Test 1: 100% temperature

Philips Hue (100%)
Lumary (100%)

One thing that immediately stood out in all these tests is the Lumary is generally brighter. At first I was a little worried about that, as I’ll explain later, it turned out OK.

The Lumary is brighter throughout the whole pic. It might be a little hard to tell, but notice how the Hue is more blue. The Hue overall has a much wider temperature range: it can go higher (more blue) and much lower (more yellow) as you’ll see later.

Strangely, the Hue lost some brightness at this 100% level. I knew it would lose brightness going warmer (lower) but didn’t expect it here. When comparing to 90% you notice a big difference in brightness.

Test 2: 90% temperature

Philips Hue (90%)
Lumary (90%)

This is where the Hue starts showing off. I can’t notice a big difference between 90% and 100% for the Lumary, but the Hue gets brighter and immediately more warm. This may be just how they map temperature ranges though.

We can start actually comparing the look here. The Lumary is still brighter; the center of the pic looks about the same brightness in both, but the Lumary definitely has a wider band of brightness.

However, the Hue just looks better. There’s something about the Lumary that looks more washed out and sterile. Compare the color of the concrete and wood. This is the exact same camera & settings, so the comparison is valid.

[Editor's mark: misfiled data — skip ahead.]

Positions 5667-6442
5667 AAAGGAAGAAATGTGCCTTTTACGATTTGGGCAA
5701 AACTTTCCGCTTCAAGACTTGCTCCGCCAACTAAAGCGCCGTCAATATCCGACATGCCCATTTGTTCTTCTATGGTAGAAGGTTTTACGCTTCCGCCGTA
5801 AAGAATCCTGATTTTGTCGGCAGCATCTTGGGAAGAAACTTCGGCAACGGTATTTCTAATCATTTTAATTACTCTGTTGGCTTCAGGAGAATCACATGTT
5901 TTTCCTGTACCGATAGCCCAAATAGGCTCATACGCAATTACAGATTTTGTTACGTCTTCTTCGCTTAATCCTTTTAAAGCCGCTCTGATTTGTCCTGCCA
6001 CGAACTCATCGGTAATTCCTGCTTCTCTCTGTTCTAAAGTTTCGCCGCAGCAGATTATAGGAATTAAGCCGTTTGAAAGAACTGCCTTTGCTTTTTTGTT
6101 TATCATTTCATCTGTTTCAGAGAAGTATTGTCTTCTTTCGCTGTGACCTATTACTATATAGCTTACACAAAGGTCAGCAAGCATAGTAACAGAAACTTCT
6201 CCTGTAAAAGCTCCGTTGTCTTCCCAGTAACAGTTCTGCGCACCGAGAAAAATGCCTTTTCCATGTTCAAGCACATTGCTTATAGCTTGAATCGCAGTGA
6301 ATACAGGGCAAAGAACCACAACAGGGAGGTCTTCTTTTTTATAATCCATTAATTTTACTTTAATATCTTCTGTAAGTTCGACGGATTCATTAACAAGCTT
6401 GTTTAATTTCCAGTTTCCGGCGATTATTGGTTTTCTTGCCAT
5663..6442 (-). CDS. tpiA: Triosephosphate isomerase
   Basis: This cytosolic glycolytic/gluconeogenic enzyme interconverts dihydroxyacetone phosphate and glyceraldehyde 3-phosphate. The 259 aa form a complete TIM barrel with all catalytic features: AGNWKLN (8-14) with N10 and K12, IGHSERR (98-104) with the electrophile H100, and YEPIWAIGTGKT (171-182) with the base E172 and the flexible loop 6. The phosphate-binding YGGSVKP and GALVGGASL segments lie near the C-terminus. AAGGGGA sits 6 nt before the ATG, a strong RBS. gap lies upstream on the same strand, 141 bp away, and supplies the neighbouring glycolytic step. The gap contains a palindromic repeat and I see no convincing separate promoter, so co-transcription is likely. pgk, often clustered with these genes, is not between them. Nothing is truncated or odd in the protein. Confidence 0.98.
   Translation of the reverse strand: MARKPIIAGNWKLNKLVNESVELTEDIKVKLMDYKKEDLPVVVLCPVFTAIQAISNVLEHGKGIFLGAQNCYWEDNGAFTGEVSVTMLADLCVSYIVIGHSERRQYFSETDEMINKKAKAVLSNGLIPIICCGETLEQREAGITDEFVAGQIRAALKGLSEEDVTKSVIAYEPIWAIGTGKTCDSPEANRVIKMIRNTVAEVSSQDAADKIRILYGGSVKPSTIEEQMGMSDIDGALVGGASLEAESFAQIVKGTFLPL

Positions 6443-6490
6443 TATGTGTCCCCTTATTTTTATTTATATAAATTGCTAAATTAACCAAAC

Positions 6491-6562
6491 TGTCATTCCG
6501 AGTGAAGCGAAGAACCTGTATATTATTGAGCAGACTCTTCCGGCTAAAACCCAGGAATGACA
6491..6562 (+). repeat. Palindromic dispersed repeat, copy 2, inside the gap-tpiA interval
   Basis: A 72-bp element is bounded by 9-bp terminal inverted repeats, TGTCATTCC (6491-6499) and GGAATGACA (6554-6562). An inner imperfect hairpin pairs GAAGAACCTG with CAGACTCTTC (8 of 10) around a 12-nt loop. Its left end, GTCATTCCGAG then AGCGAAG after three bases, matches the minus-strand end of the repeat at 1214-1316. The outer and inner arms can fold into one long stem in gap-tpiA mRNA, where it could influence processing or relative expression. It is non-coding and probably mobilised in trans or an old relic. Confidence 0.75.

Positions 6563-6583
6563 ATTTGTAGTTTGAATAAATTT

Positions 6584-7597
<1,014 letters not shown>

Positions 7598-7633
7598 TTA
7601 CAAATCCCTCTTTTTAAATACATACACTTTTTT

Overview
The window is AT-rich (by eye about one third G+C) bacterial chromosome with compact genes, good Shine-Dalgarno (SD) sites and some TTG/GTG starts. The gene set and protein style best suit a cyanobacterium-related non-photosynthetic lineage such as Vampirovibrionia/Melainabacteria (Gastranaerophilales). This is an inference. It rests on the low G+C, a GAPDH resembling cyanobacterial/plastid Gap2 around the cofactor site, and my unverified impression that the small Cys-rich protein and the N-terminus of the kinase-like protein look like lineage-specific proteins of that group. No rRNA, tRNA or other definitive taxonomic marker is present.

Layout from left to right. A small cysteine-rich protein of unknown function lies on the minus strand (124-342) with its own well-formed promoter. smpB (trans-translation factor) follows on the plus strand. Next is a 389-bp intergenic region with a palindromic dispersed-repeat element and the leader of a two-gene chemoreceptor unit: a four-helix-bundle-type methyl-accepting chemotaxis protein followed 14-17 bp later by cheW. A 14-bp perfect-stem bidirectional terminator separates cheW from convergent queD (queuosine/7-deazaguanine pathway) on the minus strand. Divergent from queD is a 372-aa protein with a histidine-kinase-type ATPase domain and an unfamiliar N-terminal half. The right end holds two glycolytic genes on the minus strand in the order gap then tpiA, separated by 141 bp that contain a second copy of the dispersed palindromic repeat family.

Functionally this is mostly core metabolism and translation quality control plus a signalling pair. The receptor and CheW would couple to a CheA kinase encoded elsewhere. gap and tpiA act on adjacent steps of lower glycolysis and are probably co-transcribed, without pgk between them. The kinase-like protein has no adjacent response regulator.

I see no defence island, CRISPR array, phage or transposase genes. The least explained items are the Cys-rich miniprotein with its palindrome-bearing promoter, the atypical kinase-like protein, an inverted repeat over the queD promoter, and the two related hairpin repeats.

There’s something about the Lumary brightness that actually bothers me: it’s too consistent. The brightness doesn’t taper off as sharply, and maybe that adds to things looking more washed out.

Overall, I’m a lot happier with the Hue color though. The Hue recessed lights are listed with a 90 CRI, while the Lumary just states >=80. That’s likely the root of the difference: Hue has a higher CRI value.

Test 3: 60% temperature

Philips Hue (60%)
Lumary (60%)

This is where the Lumary starts mapping the percentages to temp very differently. Around 60% it gets quite warm, but the Hue keeps it at a higher temp. That’s the main difference here.

Rest of the comments still stand about color and brightness. Note that the Hue is quite brighter, but that’s expected since higher temps are brighter.

The colors of the objects in the picture gets a little better with the Lumary in the 60-75% range, but I think that’s only because the lower temp is adding some warmth back into the otherwise sterile colors.

Test 4: 30% temperature

Philips Hue (30%)
Lumary (30%)

Here the Hue is warmer than Lumary, which really shows their temperature range. At 60% they were colder, but between 30-60% the Hue surpasses the warm temps. For the Lumary, this is about as warm as it gets (going to 0% doesn’t increase it a ton), but for the Hue going to 0% makes it much warmer (and dimmer).


Overall, the Hue is clearly the best of the two. However, the Lumary is a good recessed light, especially when you consider it costs half the price. I just wish the app wasn’t glitchy and they provided actual wall switches.

If you can afford it, the Hue has a much bigger temperature range and higher CRI which makes looks a lot better. It also has things like the wall switch module for using real switches.

I’m still very skeptical about all of this smart lighting, but it’s certainly nice to be able to quickly change the temperature. I wouldn’t wire up my whole house with it, but I’m glad I went with the Hue for the kitchen (an important space). The Lumary will work fine in my office where quality isn’t as important.